Chip to cloud
The rise of data is rapidly transforming the connected, autonomous, shared, and electric (CASE) vehicle landscape. Challenges and opportunities for automotive OEMs now extend beyond onboard components to related infrastructure and services. For example, take the concept of virtual traffic lights (VTL), which work by utilizing the car’s speed, acceleration, and distance to calculate time to green. VTL can further communicate with real traffic light infrastructure to increase the driver’s visibility in poor weather and share traffic conditions and guidance with other cars. The capabilities of VTL are useful to municipalities for planning and safety purposes, while the practical benefits it provides can lead to safer road conditions and a reduction of greenhouse gas emission due to lower fuel and energy consumption.

Beyond that, the intelligent road future represents new greenfield business opportunities for carriers and edge providers. In addition, the data generated are immensely valuable to the cloud enterprises that deal in the currency of user engagement and analytics. An effective design and verification platform offers an immersive environment for suppliers and companies to explore and develop connected automotive software and services in closed-loop settings that incorporate the automotive computing device, edge infrastructure, and elements of the public or private cloud.

Conclusion

The design and verification of the future connected autonomous vehicle is a complex endeavor. We posited in this article a closed-loop, mixed reality, hardware/software co-simulation environment and cloud-accessible platform with high density and fidelity that can accelerate overall product development as well as shift-left software development.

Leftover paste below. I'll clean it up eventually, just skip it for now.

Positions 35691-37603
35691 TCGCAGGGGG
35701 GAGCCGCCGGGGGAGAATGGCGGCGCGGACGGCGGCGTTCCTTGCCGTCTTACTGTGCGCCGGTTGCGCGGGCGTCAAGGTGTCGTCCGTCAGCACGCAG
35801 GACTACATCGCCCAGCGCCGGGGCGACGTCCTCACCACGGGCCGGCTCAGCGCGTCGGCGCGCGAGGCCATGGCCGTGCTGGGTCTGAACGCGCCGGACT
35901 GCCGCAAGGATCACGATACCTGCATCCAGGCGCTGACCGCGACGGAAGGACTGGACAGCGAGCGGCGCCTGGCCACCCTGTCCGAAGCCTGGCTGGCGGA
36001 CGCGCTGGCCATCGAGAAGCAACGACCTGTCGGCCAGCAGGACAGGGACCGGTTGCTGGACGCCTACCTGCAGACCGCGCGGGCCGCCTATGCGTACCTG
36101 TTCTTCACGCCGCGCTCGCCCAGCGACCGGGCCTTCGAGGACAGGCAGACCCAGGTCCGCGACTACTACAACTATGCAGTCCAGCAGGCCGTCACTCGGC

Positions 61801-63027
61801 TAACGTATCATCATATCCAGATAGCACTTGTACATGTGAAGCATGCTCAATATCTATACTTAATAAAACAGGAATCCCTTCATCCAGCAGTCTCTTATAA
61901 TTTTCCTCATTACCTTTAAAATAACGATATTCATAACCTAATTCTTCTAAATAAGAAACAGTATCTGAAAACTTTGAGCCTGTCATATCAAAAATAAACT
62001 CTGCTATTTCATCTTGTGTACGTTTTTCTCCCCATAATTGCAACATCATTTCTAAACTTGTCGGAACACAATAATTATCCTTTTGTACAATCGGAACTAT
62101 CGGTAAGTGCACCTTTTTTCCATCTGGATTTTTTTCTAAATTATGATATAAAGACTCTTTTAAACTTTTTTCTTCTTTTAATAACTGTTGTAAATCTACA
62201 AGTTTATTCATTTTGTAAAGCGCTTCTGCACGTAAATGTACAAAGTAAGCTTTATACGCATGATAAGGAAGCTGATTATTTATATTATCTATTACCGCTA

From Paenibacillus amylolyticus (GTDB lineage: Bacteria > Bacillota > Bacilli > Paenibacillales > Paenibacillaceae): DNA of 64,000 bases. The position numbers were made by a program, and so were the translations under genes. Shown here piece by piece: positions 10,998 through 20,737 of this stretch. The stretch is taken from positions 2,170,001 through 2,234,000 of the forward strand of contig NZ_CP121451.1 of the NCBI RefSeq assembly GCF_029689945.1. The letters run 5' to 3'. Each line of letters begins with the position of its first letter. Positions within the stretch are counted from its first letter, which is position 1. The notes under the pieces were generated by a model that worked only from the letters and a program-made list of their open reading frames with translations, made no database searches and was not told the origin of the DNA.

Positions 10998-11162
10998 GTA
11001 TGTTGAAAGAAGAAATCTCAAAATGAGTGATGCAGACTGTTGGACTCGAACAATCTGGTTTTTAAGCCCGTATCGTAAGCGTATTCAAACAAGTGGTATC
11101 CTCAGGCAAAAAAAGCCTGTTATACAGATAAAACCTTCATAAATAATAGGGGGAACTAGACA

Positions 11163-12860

Siemens PAVE360 is a complete autonomous verification and validation environment modeled as a system that represents a comprehensive digital twin image of the physical vehicle and its driving surroundings. Together with the EdgeLab.ai mixed-reality SW and HW 4/5G edge communication platform, PAVE360 powers the needs of OEMs and suppliers to explore, design, build, and train/validate compute solutions critical to the future of connected and autonomous driving cars. The combined comprehensive digital twin approach offers a near real-time, realistic, and repeatable setting needed to create automotive products that perform well in the stochastic and diverse real world.

Leveraging Siemens’ automotive ecosystem that brings a rich diversity of models across the automotive industry, these integrated solutions provide the ability to see a design from the immersive experience of the vehicles, occupants, pedestrians, motorbikes, and other objects on the road. They also provide OEMs with insight and understanding that can minimize risk, improve development time, and increase safety.

From integration and training for auto-pilot systems to the fusion of in-vehicle control/infotainment and integration with data and services of the automotive edge and cloud, the platform offered by PAVE360 and EdgeLab will prove to be a crucial component of any automotive company’s process and development portfolio. We believe that this powerful combination is the only available comprehensive and significant platform that is deployment ready in the industry today.

Shakeel Jeeawoody is the Strategic Alliances product marketing manager at Siemens EDA.

Hieu Tran is the president and CTO of Viosoft.